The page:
Wednesday, September 14, 2011

Matching the Pose to the Light

The Basics
Jade - 3 Poses
It's not enough to just to "pose" a subject; the pose has to match the lighting to catch the viewer's eye and flatter the subject. Below I'll share a few posing tips that I learned at a recent posing workshop hosted by Tim Babiak of Exquisite Photography.

Start with the Lighting

All three image above are lit using the  setup shown in the diagram to the left. The main light was high and to camera left with a fill reflector just out of the frame to camera right. We placed a "rim" light behind Jade (the model) on camera right to highlight her hair and the edge of her neck and we placed another light behind Jade to highlight the background. The location of the main light creates a lighting pattern known as "loop" lighting, because the subject's nose, when facing the camera, creates a shadow that looks like a loop. You can see the loop in third image. The more the model turns her head toward the main light, the more the pattern becomes known as "butterfly" lighting, so called because of the butterfly shaped shadow that forms under the model's nose.

Posing Tips

Her Face

In all of the images above I turned the Jade's face away from the camera and towards the light. Why? Primarily because I wanted the shadow side of her face to the camera. Why? Because shadows "remove weight" while highlights "add weight" to a person's face or body. Turning a subject's face toward the light (but not beyond it) reveals the shadow side of the subject's face to the camera, which creates a highlight/shadow pattern known as "short lighting" where the highlighted portion of the face is "shorter" than the shadow portion. In summary, short lighting makes people look thinner, and that's something most people want.

I wanted Jade's face to look as thin as she actually is, so I used short lighting in all of the images above. To do so, I made sure her nose was always pointing somewhere between my lense and the main light. If you look closely, you'll notice that her left cheek (the one facing the camera) is in shadow. That's the tail tail sign of short lighting. The other option is to turn the bright portion of her face towards the camera to create a pattern known as "broad lighting". There's nothing wrong with broad lighting as long as that's the look you want.

Her Body

The left-most image is a classic feminine pose, where the her body is turned away from the main light and her head is turned back towards the light. It's not a particularly comfortable pose, but it looks beautiful. The light from the main light helps define her curves while still maintaining a short-lighting pattern on her face. The image on the far right shows more of a masculine pose where the body is turned towards the light. It's find for women as well, but it's not quite as flattering as the pose on the left.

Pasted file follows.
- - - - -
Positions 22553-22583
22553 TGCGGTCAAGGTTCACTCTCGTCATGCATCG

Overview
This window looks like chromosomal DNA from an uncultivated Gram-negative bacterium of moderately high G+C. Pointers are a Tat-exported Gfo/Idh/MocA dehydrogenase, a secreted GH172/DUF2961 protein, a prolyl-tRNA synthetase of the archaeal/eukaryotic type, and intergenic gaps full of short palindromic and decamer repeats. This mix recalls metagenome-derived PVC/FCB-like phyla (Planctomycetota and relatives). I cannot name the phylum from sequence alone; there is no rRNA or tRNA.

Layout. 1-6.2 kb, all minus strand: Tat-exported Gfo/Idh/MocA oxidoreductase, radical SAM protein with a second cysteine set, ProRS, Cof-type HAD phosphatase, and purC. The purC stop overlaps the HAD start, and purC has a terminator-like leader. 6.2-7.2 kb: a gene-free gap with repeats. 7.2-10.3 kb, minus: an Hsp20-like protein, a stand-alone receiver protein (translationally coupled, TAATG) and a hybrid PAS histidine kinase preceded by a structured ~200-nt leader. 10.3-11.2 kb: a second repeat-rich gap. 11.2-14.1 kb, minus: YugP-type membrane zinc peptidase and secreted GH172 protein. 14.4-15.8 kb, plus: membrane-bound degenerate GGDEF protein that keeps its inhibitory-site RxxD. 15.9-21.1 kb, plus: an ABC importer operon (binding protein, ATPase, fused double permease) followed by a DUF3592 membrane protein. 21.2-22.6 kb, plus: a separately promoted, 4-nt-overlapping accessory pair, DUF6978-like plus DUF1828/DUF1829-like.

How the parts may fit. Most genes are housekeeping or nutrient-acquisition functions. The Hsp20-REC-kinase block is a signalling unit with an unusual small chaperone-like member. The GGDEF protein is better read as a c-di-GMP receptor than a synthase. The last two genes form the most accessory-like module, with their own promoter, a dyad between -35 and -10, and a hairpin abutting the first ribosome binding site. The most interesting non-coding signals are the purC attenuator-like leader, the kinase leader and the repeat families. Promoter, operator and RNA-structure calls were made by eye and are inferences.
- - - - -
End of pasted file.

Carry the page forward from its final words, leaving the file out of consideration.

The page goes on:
In all of the poses, I asked Jade to drop the sholder farthest from the camera and to tilt her head towards the high shoulder. That's another classic feminine look. A pose where the head is straight up and down or tilted back towards her lower shoulder is usually a bit more masculine.
In all three poses, I had Jade put almost all of her weight on her back leg, and point her front toe towards me to create a classic "Miss America" pose. Doing so thins out her front leg and gives her pose a relaxed feel to it.

Her Arms

When posing her arms, I was aiming for two things: First, I wanted her arms away from her body to reveal how slender she is. Second, I wanted the space between her arm and her body to forms a nice triangle. Triangles are wonderful things. They add interest, and in this case, moving her elbow away from her body created negative space that helped seperate Jade from the background. How do you get that look? Simply ask the model to slide her hand up to her hip. That'll cause her arm to bend gently away from her body.

Her Hands

Notice how they're edge on to the camera in all but the middle image. In most cases, you want to avoid showing the back of a person's hand. Why? Because a hand is about as big as a face, and we don't want a subject's hands competing with his or her face for the viewer's attention, so given the choice, I prefer the hands edge on in a portrait. Everything is a compromise though. I the middle image, I posed Jade to give the allusion she was walking. I like the image, but I think it would have been better if we had asked her to turn her hand to be more edge-on to the camera and to straighten her fingers a bit. Maybe next time. ;-)

For more on the basics of posing, there's a great article by the late Monte Zucker on classic portrait photography that I highly recommend.

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